In presenting an English version of the celebrated work of M. Renan, the translator is aware of the difficulty of adequately rendering a work so admirable for its style and beauty of composition. It is not an easy task to reproduce the terseness and eloquence which characterize the original. Whatever its success in these respects may be, no pains have been spared to give the author's meaning. The translation has been revised by highly competent persons; but although great care has been taken in this respect, it is possible that a few errors may still have escaped notice.
The great problem of the present age is to preserve the religious spirit, whilst getting rid of the superstitions and absurdities that deform it, and which are alike opposed to science and common sense. The works of Mr. F.W. Newman and of Bishop Colenso, and the |Essays and Reviews,| are rendering great service in this direction. The work of M. Renan will contribute to this object; and, if its utility may be measured by the storm which it has created amongst the obscurantists in France, and the heartiness with which they have condemned it, its merits in this respect must be very great. It needs only to be added, that whilst warmly sympathizing with the earnest spirit which pervades the book, the translator by no means wishes to be identified with all the opinions therein expressed.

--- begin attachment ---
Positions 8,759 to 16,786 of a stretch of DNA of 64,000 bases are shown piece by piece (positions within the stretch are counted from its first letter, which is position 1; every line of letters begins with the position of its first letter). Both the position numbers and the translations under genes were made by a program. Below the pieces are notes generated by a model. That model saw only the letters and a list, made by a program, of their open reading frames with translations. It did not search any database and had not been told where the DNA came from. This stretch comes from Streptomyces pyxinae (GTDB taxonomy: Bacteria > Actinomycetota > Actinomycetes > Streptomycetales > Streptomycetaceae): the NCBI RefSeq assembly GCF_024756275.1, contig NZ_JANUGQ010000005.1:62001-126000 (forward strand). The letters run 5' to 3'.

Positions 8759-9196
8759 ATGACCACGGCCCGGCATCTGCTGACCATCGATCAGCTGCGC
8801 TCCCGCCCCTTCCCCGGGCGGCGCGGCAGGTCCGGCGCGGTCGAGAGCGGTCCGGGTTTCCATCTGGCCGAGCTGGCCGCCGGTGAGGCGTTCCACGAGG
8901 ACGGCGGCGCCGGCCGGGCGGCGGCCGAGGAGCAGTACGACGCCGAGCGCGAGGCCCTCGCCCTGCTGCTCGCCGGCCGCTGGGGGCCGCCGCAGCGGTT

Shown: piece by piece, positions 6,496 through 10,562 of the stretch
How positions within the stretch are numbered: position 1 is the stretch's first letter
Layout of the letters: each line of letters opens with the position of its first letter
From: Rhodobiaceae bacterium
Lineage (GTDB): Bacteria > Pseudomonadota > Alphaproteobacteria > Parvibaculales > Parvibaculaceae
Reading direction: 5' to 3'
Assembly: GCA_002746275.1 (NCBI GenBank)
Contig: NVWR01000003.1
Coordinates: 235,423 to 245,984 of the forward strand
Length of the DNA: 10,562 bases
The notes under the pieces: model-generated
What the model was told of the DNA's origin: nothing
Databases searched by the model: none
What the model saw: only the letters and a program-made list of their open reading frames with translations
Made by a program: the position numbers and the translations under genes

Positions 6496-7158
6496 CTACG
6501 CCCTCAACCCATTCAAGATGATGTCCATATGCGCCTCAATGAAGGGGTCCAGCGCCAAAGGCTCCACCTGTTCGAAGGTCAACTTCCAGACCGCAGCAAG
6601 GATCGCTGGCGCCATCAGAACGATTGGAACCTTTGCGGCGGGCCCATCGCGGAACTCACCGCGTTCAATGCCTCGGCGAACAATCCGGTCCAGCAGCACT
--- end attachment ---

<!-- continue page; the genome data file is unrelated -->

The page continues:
December 8, 1863.